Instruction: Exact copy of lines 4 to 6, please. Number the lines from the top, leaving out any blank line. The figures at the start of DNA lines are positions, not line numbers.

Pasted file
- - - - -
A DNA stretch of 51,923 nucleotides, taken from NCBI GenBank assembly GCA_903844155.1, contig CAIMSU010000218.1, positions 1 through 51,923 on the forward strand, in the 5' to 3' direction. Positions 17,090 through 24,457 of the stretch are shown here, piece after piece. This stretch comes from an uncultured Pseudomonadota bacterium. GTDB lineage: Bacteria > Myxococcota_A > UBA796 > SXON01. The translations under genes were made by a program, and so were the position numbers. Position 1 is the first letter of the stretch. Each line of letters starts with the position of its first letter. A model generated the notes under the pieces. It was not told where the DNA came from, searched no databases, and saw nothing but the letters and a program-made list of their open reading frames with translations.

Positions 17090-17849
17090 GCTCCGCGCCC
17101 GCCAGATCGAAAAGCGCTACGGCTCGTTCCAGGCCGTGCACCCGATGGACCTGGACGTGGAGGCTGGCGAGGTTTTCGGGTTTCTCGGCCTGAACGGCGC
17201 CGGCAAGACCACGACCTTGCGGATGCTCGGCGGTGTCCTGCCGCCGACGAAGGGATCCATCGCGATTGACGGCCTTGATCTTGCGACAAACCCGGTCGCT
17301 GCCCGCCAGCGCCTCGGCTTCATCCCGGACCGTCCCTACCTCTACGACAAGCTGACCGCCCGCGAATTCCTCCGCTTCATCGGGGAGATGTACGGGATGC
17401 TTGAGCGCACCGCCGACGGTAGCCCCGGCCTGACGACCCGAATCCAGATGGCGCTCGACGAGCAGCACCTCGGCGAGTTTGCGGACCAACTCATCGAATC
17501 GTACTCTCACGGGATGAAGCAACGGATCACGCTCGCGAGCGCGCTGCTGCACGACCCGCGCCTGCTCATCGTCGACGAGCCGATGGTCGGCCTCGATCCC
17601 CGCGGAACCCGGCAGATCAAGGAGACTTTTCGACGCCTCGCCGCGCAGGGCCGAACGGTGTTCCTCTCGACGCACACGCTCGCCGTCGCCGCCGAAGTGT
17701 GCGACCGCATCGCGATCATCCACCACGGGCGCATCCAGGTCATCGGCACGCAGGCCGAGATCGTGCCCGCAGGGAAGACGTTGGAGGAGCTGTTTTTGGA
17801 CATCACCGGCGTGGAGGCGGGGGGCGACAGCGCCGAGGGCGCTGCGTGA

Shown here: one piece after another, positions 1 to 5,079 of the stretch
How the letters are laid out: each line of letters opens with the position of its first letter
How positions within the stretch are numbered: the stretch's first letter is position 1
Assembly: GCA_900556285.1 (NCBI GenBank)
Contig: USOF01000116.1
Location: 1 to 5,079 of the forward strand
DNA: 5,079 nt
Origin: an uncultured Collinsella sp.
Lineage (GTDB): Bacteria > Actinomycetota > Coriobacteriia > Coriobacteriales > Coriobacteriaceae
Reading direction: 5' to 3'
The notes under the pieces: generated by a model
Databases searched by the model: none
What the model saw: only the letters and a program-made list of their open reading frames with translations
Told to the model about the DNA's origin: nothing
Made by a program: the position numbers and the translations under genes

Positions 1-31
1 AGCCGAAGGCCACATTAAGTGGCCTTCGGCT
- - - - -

17101 GCCAGATCGAAAAGCGCTACGGCTCGTTCCAGGCCGTGCACCCGATGGACCTGGACGTGGAGGCTGGCGAGGTTTTCGGGTTTCTCGGCCTGAACGGCGC
17201 CGGCAAGACCACGACCTTGCGGATGCTCGGCGGTGTCCTGCCGCCGACGAAGGGATCCATCGCGATTGACGGCCTTGATCTTGCGACAAACCCGGTCGCT
17301 GCCCGCCAGCGCCTCGGCTTCATCCCGGACCGTCCCTACCTCTACGACAAGCTGACCGCCCGCGAATTCCTCCGCTTCATCGGGGAGATGTACGGGATGC